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Robots Speed up Flashlight Assembly, Cut Costs
DENSO Robotics Posted 11/13/2008SureFire LLC, located in Fountain Valley, Calif., is a manufacturer of professional-grade, high-intensity flashlights. The extra-rugged, extra powerful flashlights are used in a variety of demanding applications.
Although much of the flashlight assembly process was already automated or semiautomated, the company, which has a continuing program of finding ways to streamline its manufacturing operations and increase their efficiency, began implementing articulated robots to replace its existing hard automation equipment, as well as to integrate and automate previously semiautomated lean cells.
The robots have had several benefits, including: (1) dramatically reduced operator labor; (2) higher output; (3) more consistent quality, resulting in reduced scrap and rework; (4) reduced usage of valuable factory floor space; (5) greater manufacturing flexibility; (6) built-in R&D capability and (7) faster ROI than hard-automation equipment.
As of now, the company has installed two robot cells; several more are being planned. In the first cell, a DENSO VS-Series six-axis articulated robot picks up flashlight and mounting-rail parts from a conveyor belt and presents them to a laser. The laser engraves the parts on up to four sides with serial numbers and other information. After engraving, the robot places the parts onto an outgoing conveyor.
Previously, an indexing table was used, with stationary fixturing that required an operator to load and unload the parts multiple times, once for each side to be engraved. Now, however, the robot, with its articulated wrist, presents each side of a part in turn to face the engraving laser, so the operator has to load and unload the parts only once.
With less setup, less manual part handling and a more constant output flow, one operator can run multiple machines. In addition, the robot’s versatile gripper can handle a variety of different parts, eliminating the time and cost required to produce fixtures. Cycle time is now only 24 seconds, compared with 48 seconds before, boosting output by 100 percent.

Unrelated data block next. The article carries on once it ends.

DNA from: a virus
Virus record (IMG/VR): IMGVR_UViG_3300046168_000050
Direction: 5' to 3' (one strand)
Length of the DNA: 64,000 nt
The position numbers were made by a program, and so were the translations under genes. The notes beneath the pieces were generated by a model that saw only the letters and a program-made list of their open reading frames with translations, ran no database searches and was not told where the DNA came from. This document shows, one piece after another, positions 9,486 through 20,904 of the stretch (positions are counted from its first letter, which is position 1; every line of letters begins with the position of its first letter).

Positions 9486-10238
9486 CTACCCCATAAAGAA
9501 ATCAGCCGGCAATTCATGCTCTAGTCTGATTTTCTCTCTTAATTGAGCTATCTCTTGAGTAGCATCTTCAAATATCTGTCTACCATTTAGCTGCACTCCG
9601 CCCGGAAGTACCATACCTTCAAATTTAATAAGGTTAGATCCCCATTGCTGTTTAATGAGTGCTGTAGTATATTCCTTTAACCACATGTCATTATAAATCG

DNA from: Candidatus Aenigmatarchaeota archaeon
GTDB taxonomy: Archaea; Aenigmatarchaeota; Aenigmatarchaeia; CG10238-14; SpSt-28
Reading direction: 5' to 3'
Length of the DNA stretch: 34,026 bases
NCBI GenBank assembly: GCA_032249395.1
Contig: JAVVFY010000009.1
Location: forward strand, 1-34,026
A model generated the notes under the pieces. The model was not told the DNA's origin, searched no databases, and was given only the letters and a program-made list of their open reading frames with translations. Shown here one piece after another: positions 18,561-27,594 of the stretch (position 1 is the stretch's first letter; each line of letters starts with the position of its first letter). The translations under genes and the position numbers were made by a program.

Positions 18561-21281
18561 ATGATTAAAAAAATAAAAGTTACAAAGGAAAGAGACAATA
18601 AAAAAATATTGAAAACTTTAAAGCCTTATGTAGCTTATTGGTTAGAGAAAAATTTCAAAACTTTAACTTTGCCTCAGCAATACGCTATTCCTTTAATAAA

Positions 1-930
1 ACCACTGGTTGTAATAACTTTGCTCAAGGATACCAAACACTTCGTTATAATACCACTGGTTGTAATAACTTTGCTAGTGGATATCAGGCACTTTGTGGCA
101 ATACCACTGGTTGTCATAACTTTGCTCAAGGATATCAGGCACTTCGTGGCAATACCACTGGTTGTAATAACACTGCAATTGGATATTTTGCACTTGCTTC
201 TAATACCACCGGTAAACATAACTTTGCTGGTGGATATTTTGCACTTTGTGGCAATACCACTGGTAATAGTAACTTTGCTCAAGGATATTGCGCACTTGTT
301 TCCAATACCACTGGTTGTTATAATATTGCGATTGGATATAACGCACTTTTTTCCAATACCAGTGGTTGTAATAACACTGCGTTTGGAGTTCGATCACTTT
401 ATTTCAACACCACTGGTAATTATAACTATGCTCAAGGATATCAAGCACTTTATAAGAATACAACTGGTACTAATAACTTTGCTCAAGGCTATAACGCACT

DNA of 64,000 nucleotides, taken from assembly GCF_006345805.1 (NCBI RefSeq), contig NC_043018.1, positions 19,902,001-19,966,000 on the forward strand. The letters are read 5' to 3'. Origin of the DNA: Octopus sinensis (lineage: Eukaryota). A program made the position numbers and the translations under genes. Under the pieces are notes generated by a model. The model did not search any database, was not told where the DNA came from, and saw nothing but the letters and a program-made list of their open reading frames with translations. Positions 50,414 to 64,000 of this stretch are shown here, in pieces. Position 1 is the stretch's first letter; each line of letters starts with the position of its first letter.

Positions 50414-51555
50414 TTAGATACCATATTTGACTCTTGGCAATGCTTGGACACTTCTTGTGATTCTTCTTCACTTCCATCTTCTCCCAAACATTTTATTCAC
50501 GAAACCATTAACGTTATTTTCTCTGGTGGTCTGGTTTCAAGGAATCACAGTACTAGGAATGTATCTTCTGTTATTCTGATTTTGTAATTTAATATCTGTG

In the second cell, another DENSO six-axis articulated robot, equipped with a three-function gripper, assembles flashlight tail-cap units, consisting of a tail cap, retainer ring, spring holder, spring and drive stud. Here, a single robot performs multiple functions formerly carried out by five different operators, each at a separate station, plus an additional operator to load and unload parts.
To begin the assembly sequence, the robot picks up a drive stud from the drive-stud dispenser and places it into a spring holder. The robot then picks up a tail cap and takes it to a glue dispenser, which places glue onto the interior threads of the cap. Next the robot inserts a retainer ring into the cap and presents it to a screwdriving machine, which tightens the ring in the cap. The robot then inserts a drive stud, spring holder and spring into the cap assembly and presents the assembly to a press, which fits the spring into the spring holder. Finally, the robot removes the completed assembly from the press and places it into a parts box on an outgoing pneumatic shuttle.
The new cell takes up much less floor space than the several semiautomated stations previously used, and can be run by just a single operator—the same one who runs the first cell—drastically reducing labor costs. Having only one operator also makes it easier to pinpoint and correct sources of error. In addition, cycle times have been cut in half, from 76 seconds to 38 seconds, doubling output.
Even though the cell is compact, the design is flexible enough to accommodate a second robot, which would bring the cycle time down to approximately 20–25 seconds, essentially doubling production output again. Also, the current robot uses only 120 degrees of its total 340-degree work envelope. This leaves 220 degrees of work envelope behind the robot available for R&D activities, eliminating the cost of building a dedicated R&D cell, or for future assembly operations should the need arise.
So far, all the integration and construction of these robot cells has been done in-house at SureFire, with most parts fabricated in the company’s own machine shop. Daniel Fischer, SureFire’s vice president of assembly operations, who has a degree in automation engineering and previous automation experience, said, “In-house integration isn’t for everyone, of course, but for us it had a lot of advantages. The robots themselves were easy to set up and program, especially using DENSO’s 3-D offline simulation software. And naturally we saved a considerable amount of money by designing and building our own cells. ROI is pretty fast this way—running two shifts, it’s only a little over a year.
“But more importantly, by using ‘concurrent engineering,’ we were able to do things in stages, so that we had practically no downtime, which also translates to a substantial cost savings,” Fischer said. “Having our own machine shop also makes it very convenient to get minor changes done whenever we need them, without having to do drawings.”